It took 10 years, until 2011, before we were able to get a group of Stakeholders around a table for a total of four (4) meetings to review and discuss the problems with the San Diego Court Resource List of Supervised Visitation Monitors. We were prepared. We provided the Stakeholders with a comparison chart that showed the differences in approach to these lists offered by the court to parents in four different counties. Information on the comparison chart in 2011 was:
1. San Diego - 88 providers on the list
2. Orange - 26 providers on the list
3. Riverside - 24 providers on the list
4. Sacramento - 32 providers on the list
When the Stakeholders reviewed the comparison among the four (4) counties, the bottom line was simple and clear. San Diego took no action to vet list members other than to ask consumers to indicate that they would not hold the San Diego Superior Court liable if they were harmed as a result of using the resources offered by the court; and to ask providers to sign an affidavit saying they were qualified.
By contrast, the 3 other courts all had some requirements that providers had to offer to the court prior to being approved for the list, such as liability insurance; policies and procedures review; background check required or at least recommended. The other courts also required that monitors provide several pieces of information that had to be placed on the list for more complete information for consumers. Additionally, two (2) of the other three (3) courts provided direct links as well as summary information to consumers about the standards the monitors were expected to follow when providing the services.
Even now there is no information provided to consumers in San Diego County from the Court Program Resource List for Supervised Visitation Monitors about 5.20 or 3200.5, standards that are critical for the protection of children and parents receiving these services. Our local Resource List presents consumers with information about Professional Provider of Supervised Visitation to the same extent it does for instructors for Boating Safety, Graffiti, Shoplifting classes and others - none.
The stakeholders at the table initially expressed shock and concern that people held out by the court to be qualified to provide such professional services were not required to meet any standards. The stakeholders worried and discussed and pondered and ultimately made no changes. Their concern? If the court actually looked at documentation to verify monitor claims, then the court might be held responsible should a consumer be injured. There was not the will to make the changes.
Hannah's House has consistently worked in a variety of ways to increase the training, education, ethics, and professionalism of the monitors on the San Diego list. At one point we made our own training certificates, issued in that external training program, expire two (2) years after they were issued. We then required that monitors provide proof of at least three (3) hours of continuing education annually to get a renewed certificate. Several monitors complained to the Director of Family Court Services (FCS) about our policy. We were then contacted by FCS and told we could not set a requirement that was not required by law or by the owners of the list (the court.)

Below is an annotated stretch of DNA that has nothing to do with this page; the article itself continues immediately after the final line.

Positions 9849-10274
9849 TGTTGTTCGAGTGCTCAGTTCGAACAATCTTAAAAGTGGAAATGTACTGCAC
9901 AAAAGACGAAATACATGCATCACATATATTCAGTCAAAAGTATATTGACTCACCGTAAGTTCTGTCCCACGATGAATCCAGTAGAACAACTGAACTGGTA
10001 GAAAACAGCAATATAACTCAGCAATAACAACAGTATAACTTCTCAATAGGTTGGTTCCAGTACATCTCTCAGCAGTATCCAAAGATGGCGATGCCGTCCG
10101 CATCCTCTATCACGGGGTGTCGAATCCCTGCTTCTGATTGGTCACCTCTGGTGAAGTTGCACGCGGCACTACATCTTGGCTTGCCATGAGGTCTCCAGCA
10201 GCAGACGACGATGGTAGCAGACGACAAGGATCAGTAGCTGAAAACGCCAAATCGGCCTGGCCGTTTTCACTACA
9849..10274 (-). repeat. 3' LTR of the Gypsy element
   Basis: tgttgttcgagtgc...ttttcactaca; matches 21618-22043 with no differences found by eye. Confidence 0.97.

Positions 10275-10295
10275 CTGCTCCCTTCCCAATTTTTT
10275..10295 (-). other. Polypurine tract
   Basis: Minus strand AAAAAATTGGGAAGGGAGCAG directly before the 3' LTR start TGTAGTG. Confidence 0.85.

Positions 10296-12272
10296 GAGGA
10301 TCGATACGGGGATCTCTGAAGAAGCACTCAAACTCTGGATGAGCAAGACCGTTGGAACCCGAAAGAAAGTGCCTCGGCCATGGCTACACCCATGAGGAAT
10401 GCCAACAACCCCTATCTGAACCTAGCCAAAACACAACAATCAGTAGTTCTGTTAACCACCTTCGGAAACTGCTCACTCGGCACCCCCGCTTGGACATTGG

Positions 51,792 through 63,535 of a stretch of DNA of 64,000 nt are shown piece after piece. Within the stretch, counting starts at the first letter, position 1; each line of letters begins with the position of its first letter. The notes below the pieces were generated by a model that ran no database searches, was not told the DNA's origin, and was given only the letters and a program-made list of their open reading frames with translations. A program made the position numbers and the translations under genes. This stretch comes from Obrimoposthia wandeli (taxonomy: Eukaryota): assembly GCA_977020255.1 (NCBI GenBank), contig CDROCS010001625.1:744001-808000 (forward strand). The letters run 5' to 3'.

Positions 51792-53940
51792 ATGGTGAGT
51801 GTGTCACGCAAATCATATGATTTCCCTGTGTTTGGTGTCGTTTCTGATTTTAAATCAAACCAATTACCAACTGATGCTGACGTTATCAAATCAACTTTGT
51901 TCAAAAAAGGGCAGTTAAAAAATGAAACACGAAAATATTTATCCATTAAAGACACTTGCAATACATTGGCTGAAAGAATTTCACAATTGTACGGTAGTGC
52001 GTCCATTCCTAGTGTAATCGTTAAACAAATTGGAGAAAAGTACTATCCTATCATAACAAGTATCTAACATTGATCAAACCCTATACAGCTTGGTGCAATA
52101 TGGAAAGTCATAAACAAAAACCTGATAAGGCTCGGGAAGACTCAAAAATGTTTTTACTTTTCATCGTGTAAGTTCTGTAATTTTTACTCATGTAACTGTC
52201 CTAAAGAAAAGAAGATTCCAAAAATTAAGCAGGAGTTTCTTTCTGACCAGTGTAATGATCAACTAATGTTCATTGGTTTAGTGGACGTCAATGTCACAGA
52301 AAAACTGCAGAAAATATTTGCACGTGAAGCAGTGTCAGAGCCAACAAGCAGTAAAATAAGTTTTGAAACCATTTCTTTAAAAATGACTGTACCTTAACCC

The way that supervised visitation monitors on the Court Resource List in our county conduct business ranges from excellent to horrific. Consumers have absolutely no way of knowing who they are hiring. Some monitors show a clear bias in favor of a parent, choosing which one is the better or healthier parent and freely offering that opinion and making recommendations in direct opposition to the professional standards that have existed since 1998.
The Court Program Resource List does now include information about filing complaints. Hannah's House continues to receive information from consumers about these complaints and the stories are disturbing. Even a case where a supervisor engaged in an intimate relationship with one of the parents, with concrete documentation provided, is still on the list. There are supervisors who remain on the list who refuse to document visits; refuse to issue court reports; routinely give opinions and make recommendations which they are not allowed to do and are completely unqualified to do; or make changes to their own policies and procedures to punish a difficult parent or to benefit a pleasant parent.
The profession of supervised visitation should require specific education, training, supervised practicum, and a certification process. It does not. At Hannah's House we have made a commitment to quality assurance and quality control processes in order to continually challenge ourselves to be better and do better at our professional efforts. It's not a perfect process but it keeps us focused on the daily importance of accuracy, thoroughness, professionalism, and transparency.
We at Hannah's House are committed to continuing our efforts to improve standardization, forensic accuracy, and accountability among ourselves and our professional colleagues. We welcome opportunities to dialogue with others interested in improving the quality of professional monitoring in our county and throughout the state.